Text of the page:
FYI July 11, 2017

813 – Emperor Michael I, under threat by conspiracies, abdicates in favor of his general Leo the Armenian, and becomes a monk (under the name Athanasius).
Michael I Rhangabe (Greek: Μιχαῆλ A’ Ῥαγγαβέ, Mikhaēl I Rhangabe; c. 770 – 11 January 844) was Byzantine Emperor from 811 to 813.

Michael was the son of the patrician Theophylact Rhangabe, the admiral of the Aegean fleet. He married Prokopia, the daughter of the future Emperor Nikephoros I, and received the high court dignity of kouropalatēs after his father-in-law’s accession in 802.

Michael survived Nikephoros’ disastrous campaign against Krum of Bulgaria, and was considered a more appropriate candidate for the throne than his severely injured brother-in-law Staurakios. When Michael’s wife Prokopia failed to persuade her brother to name Michael as his successor, a group of senior officials (the magistros Theoktistos, the Domestic of the Schools Stephen, and Patriarch Nikephoros) forced Staurakios to abdicate in his favor on 2 October 811.

Michael I attempted to carry out a policy of reconciliation, abandoning the exacting taxation instituted by Nikephoros I. While reducing imperial income, Michael generously distributed money to the army, the bureaucracy, and the Church. Elected with the support of the Orthodox party in the Church, Michael diligently persecuted the iconoclasts and forced the Patriarch Nikephoros to back down in his dispute with Theodore of Stoudios, the influential abbot of the monastery of Stoudios. Michael’s piety won him a very positive estimation in the work of the chronicler Theophanes the Confessor.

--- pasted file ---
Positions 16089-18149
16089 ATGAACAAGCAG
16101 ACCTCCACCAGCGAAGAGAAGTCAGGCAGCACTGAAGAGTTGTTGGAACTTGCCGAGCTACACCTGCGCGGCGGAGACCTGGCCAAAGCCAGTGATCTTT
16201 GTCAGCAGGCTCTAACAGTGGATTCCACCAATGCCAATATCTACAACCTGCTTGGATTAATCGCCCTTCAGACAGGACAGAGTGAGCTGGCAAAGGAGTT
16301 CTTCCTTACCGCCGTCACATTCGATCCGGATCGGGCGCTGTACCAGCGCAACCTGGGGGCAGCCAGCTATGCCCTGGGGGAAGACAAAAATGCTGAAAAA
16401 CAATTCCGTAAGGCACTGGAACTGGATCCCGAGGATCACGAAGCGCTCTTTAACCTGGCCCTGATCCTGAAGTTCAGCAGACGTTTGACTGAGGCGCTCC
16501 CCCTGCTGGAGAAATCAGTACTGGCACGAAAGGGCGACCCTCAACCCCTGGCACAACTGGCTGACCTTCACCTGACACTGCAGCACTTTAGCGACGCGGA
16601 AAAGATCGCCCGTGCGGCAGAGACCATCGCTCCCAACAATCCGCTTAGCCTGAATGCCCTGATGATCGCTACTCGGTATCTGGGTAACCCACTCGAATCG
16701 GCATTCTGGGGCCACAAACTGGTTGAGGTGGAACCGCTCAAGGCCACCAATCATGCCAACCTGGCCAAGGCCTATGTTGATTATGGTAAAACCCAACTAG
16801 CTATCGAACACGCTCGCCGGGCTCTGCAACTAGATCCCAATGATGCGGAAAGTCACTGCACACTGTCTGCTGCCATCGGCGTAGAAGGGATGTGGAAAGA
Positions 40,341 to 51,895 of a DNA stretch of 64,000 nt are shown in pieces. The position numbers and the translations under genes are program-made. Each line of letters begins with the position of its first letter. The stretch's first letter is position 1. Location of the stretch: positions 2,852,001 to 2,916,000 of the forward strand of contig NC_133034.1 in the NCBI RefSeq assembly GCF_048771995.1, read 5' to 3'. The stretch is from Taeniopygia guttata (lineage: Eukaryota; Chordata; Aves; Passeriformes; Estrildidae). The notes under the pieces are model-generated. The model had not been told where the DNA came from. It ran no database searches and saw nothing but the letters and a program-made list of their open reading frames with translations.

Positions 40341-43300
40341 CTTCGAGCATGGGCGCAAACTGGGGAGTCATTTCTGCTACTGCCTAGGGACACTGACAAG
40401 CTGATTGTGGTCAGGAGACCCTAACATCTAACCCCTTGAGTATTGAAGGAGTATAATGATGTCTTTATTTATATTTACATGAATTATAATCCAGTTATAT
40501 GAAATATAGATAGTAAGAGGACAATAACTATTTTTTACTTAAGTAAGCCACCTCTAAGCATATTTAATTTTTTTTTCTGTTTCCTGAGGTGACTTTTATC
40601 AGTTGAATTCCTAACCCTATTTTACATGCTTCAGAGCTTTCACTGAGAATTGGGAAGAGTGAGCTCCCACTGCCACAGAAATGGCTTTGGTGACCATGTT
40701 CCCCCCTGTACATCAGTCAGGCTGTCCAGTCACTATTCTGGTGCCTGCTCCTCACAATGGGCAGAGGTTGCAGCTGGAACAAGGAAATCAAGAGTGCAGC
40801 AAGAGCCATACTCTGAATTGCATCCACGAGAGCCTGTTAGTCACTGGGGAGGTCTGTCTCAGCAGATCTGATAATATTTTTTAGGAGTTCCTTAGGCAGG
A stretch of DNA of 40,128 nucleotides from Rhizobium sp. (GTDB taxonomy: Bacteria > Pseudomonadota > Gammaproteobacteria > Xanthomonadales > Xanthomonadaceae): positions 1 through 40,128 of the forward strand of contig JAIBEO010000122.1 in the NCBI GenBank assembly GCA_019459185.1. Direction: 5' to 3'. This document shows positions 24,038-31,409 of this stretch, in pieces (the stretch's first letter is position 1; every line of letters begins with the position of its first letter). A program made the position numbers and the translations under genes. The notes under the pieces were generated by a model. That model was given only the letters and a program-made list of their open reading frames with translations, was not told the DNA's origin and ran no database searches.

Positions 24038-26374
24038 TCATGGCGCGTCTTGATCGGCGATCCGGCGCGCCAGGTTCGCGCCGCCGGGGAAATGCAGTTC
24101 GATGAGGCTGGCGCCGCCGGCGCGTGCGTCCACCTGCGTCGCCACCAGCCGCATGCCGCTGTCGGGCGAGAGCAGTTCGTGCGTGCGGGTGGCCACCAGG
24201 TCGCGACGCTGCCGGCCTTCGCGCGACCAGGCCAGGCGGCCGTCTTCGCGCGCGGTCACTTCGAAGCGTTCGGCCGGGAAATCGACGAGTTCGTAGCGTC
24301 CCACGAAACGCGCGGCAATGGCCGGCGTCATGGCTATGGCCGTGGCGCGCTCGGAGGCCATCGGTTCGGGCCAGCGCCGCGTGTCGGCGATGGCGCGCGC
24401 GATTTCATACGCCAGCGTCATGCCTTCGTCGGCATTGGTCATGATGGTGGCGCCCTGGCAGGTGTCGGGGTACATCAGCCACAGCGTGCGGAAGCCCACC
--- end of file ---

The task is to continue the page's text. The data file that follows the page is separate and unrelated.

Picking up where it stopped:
In 812 Michael I reopened negotiations with the Franks, and recognized Charlemagne as basileus (emperor). In exchange for that recognition, Venice was returned to the Byzantine Empire. However, under the influence of Theodore, Michael rejected the peace terms offered by Krum and provoked the capture of Mesembria (Nesebar) by the Bulgarians. After an initial success in spring 813, Michael’s army prepared for a major engagement at Versinikia near Adrianople in June. The Byzantine army was turned to flight and the Emperor’s position was seriously weakened. With conspiracy in the air, Michael preempted events by abdicating in favor of the general Leo the Armenian and becoming a monk (under the name Athanasios). His sons were castrated and relegated into monasteries, one of them, Niketas (renamed Ignatios), eventually becoming Patriarch of Constantinople. Michael died peacefully on 11 January 844.

By his wife Prokopia, Michael I had at least five children:
Gorgo (f)
Theophylact, co-emperor from 812 to 813.
Niketas, later Patriarch Ignatios of Constantinople.
Staurakios (m)
Theophano (f)



1603 – Kenelm Digby, English astrologer, courtier, and diplomat (d. 1665)
Sir Kenelm Digby (11 July 1603 – 11 June 1665) was an English courtier and diplomat. He was also a highly reputed natural philosopher, and known as a leading Roman Catholic intellectual and Blackloist. For his versatility, he is described in John Pointer’s Oxoniensis Academia (1749) as the “Magazine of all Arts and Sciences, or (as one stiles him) the Ornament of this Nation”.[1]